First there were murmurings, and now there is speculation. Reports that came out earlier in the year suggested that some Microsoft shareholders want Bill Gates out of the company.
So much so that they were pressurizing the co-founder to sell his stake and resign as chairman.
No matter how likely (or unlikely) this is to happen, a former Microsoftie that worked at the company between 1994 and 2002 reckons that Gates will most likely retire in about one year. Hal Berenson touched upon this topic in a recent post on his blog.
He believes that Gates’ own retirement is in reality the reason why he got all emotional at a recent shareholder meeting — if anything, it could quite possibly be the last such event he attends:
“If you want to know why Bill was so emotional at the recent shareholders meeting it was probably because this was likely his last as Microsoft Chairman, not just Steve Ballmer’s last as CEO. The founder’s era at Microsoft is coming to an end.”
Hal then goes on to explain and cite his reasoning for this. The new CEO, what else:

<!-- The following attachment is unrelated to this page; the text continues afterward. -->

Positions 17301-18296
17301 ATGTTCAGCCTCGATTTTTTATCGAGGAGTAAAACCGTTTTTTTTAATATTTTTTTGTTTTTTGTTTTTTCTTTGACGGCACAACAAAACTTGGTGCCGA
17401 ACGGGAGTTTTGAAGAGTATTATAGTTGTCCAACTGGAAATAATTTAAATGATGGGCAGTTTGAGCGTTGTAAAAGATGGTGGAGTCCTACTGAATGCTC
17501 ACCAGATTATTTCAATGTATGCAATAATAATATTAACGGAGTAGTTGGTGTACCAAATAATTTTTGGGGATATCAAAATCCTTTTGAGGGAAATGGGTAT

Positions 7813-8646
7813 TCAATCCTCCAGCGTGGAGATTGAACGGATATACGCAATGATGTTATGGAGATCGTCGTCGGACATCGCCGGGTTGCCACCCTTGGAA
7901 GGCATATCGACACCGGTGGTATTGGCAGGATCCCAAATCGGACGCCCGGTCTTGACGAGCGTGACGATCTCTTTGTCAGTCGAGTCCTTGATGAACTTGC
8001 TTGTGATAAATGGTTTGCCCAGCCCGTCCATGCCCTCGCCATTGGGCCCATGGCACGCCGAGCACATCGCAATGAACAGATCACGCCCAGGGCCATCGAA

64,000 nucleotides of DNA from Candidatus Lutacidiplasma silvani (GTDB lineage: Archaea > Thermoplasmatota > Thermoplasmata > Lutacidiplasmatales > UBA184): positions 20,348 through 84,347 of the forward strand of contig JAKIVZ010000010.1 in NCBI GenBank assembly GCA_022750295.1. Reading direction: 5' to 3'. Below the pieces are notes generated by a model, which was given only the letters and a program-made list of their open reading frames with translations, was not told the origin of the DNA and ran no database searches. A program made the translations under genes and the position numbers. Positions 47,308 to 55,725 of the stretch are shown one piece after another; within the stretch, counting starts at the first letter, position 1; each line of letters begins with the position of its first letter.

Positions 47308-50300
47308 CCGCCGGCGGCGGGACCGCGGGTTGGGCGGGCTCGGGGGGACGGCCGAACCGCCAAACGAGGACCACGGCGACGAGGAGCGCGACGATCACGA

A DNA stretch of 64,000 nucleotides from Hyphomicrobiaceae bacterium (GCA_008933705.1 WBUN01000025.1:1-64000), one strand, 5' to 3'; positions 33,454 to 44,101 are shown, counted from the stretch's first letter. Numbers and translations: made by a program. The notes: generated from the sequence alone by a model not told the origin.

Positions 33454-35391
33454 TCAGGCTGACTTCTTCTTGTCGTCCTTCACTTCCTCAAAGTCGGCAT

“A new CEO, particularly an outsider, could not succeed under similar conditions. In fact an outsider will almost certainly insist that Bill phase out of any role at Microsoft before he takes the job. An insider might have a different take if he had a long time connection to Bill. Only Satya Nadella probably fits that situation, and even Satya would be better off without Bill as Chairman.”
Having that that, while there are only a few external candidates Microsoft is said to be in discussions with right now, the most prominent name here is Alan Mulally — and it could be a possibility, no matter how small, that he would ask the board to phase out Bill Gates before taking over the reins.
In fact, the former engineer also goes on to suggest that while Mulally may not be the absolute best option for the CEO role (considering his lack of IT expertise), he could be the best choice for the chairman. That is, in case, an insider takes over CEO duties.